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Love Cemetery : unburying the secret history of slaves
China Galland
Adult Nonfiction E185.93.T4 G35 2007

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From Publishers' Weekly:

Galland chronicles the restoration and reconsecration of an African-American cemetery in her East Texas childhood hometown in this inspirational first-person account. The author, who is white, uncovers a fragment of local history in the process of her participation in an interracial group of people who from 2003 to 2006 convened a series of "work parties" at the cemetery--hacking at weeds, repairing gravestones and making offerings to the ancestors. Galland reports the meetings, church services and potluck suppers she joins in around the communal cleanup of Love Cemetery, which may date back to the 1830s. She portrays the Boy Scout troop, various clergy, parishioners and the community elders ("keepers of the group memory") involved in the effort, with especially nuanced portraits of two African-American women, Doris Vittatoe (a direct descendant of a man buried there) and Nuthel Britton (the unofficial cemetery caretaker). Galland (The Bond Between Women, 1998), who leads spiritual retreats, was acutely aware of "the dissonance between the black and white experience of life in America," but comes to her own "understanding that enormous change happens through tiny choices." Despite some slack passages, this fresh if not always coherent tale will appeal to women readers eager for an uplifting story. (June) (c) Copyright PWxyz, LLC. All rights reserved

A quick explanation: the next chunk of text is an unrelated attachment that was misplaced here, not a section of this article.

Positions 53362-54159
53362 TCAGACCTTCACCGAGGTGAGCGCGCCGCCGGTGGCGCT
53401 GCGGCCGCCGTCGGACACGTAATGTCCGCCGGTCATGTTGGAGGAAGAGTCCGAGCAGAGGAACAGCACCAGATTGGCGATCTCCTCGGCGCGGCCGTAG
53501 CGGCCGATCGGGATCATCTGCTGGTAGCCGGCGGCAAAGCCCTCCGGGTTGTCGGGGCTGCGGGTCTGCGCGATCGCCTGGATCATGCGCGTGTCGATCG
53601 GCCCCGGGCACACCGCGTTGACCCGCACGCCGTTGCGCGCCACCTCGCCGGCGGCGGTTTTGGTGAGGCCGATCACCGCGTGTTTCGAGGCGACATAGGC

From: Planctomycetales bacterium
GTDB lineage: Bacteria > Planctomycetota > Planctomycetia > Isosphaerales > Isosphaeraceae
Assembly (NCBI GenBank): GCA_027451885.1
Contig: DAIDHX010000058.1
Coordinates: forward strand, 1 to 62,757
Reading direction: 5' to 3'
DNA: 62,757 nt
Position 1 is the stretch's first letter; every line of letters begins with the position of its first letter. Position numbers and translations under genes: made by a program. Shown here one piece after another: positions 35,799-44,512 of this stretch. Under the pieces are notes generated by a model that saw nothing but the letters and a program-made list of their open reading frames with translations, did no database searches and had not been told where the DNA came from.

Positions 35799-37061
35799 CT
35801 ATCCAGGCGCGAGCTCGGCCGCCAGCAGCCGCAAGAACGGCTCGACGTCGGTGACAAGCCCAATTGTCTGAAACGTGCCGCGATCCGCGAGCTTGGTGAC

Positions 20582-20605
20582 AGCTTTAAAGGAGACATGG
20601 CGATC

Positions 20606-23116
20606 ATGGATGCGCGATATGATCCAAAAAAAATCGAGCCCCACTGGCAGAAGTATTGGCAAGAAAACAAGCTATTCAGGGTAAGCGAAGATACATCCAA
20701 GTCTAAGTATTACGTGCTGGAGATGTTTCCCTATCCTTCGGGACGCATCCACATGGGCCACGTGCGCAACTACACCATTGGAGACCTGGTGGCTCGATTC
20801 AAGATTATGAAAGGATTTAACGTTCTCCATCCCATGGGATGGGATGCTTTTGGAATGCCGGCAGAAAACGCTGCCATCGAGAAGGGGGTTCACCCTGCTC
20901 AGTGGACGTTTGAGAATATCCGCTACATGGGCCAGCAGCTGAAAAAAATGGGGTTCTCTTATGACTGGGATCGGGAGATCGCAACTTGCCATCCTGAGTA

From Library Journal:

This is the story of Galland's (The Bond Between Women: A Journey to Fierce Compassion) involvement in restoring a rural African American burial ground in east Texas. While researching black history in her hometown of Dallas, Galland became interested in slave cemeteries and heard about the abandoned Love Cemetery in Harrison County. Although black farmers had owned the surrounding land after the Civil War, by the early 20th century, whites effectively gained control of the area through such means as illegal seizure as payment for debts. Later, the logging industry took over the land and prevented descendants from visiting the gravesites. Galland brought together many volunteers of varying races, ages, and faiths to restore the cemetery in a series of cleanups. As a white woman, she became unsure of her role in leading the restoration but never gave up hope that the cemetery could be used to further racial reconciliation. Her book brings attention to the history of black Texans and demonstrates the importance of restoring slave cemeteries. Recommended for African American history collections in public libraries.-Kathryn Stewart, SLIS student, Univ. of Iowa, Iowa City (c) Copyright 2010. Library Journals LLC, a wholly owned subsidiary of Media Source, Inc. No redistribution permitted.

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